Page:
PMID: 38424Feb 1, 1979

The mechanisms of lectin-mediated cell agglutination

Pathologie-biologie
J L Ochoa

Abstract

The interaction between lectins and cells is a well established phenomenon. However, the way by which this interaction occurs is still unclear and published observations are sometimes contradictory. This article attempts to reconciliate the available information concerning this problem in order to find support for a new model of lectin-mediated agglutination of cells. The traditional idea favours the carbohydrate-directed interaction as the main reason of binding of lectins to the cell surface. Nevertheless, lectins molecules are so diversified in physical chemical and biological properties, as well as in structure, that such generalization cannot be stated without risk. Furtheremore, the agglutination mechanism itself is too complex to assume that lectins are only functional "bridges" that hold two cells together. The effect noticed when agglutination is studied with different cells and different lectins at various conditions, suggest that other factors are to be taken into account.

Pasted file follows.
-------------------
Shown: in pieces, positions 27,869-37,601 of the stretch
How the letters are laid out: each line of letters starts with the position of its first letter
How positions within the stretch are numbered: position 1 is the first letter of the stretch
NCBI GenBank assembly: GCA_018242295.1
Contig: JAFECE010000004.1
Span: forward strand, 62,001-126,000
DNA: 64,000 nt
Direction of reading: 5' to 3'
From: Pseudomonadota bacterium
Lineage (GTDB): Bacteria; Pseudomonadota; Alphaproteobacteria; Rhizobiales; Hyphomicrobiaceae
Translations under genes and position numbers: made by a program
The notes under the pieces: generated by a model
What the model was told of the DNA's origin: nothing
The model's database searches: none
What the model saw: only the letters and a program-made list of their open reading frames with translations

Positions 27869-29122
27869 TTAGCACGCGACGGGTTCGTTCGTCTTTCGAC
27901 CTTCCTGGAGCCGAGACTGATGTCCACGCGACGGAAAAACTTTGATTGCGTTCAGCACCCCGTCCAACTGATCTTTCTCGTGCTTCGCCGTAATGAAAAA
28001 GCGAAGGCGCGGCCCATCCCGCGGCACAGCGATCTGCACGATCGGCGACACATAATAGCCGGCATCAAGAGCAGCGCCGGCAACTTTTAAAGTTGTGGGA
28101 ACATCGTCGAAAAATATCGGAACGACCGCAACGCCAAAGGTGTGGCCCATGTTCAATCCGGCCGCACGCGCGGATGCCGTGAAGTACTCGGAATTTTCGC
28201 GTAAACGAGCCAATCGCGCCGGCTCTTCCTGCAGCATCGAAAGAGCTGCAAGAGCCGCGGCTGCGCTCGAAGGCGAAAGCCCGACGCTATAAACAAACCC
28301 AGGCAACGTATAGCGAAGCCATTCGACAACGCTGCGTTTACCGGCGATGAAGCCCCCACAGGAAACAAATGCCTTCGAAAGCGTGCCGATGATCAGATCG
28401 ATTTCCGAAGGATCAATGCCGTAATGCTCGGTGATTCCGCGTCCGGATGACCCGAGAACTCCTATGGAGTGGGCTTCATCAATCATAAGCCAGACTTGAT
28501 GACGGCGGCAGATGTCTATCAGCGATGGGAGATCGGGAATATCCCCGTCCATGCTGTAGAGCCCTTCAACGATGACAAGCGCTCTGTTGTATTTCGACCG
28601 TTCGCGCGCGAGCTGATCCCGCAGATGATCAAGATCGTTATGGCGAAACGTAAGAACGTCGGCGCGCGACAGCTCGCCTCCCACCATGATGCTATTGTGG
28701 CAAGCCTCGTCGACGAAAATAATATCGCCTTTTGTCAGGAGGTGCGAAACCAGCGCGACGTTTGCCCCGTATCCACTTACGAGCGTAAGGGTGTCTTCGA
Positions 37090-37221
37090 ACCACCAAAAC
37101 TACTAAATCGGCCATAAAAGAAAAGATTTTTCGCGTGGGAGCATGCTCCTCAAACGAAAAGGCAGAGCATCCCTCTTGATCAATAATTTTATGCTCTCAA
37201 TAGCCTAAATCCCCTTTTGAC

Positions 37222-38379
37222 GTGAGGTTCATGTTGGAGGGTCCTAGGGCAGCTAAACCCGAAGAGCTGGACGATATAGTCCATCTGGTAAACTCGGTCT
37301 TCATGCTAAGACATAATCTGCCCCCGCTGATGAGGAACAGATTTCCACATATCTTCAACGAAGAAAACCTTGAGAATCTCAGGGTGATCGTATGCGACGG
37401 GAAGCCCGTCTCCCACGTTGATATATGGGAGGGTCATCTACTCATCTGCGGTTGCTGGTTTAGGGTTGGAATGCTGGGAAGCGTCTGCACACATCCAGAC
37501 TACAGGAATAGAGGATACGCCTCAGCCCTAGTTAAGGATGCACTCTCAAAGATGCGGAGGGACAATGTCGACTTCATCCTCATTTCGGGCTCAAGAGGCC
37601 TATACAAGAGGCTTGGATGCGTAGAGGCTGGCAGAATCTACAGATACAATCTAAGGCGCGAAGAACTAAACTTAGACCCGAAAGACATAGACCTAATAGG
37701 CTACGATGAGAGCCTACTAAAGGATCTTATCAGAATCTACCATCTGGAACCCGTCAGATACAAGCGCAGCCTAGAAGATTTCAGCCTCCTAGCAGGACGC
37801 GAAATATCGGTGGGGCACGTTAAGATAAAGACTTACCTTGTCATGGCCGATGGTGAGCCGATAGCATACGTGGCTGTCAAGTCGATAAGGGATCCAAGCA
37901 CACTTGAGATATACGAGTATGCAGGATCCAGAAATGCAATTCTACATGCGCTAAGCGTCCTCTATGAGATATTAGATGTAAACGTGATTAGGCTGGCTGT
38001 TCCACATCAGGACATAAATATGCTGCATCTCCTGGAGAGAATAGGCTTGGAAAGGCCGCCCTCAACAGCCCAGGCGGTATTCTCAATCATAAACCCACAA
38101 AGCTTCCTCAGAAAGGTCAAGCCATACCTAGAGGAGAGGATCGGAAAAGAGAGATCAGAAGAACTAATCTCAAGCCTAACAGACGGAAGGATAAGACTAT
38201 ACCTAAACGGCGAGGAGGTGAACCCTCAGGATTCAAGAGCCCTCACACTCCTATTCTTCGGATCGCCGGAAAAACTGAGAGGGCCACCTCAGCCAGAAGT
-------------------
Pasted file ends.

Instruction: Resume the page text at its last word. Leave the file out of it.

Related Concepts

Receptors, Drug
Carbohydrate Metabolism
Malignant Neoplasms
Agglutination
Animal Lectins
Salts
Hydrogen-Ion Concentration
Osmolality

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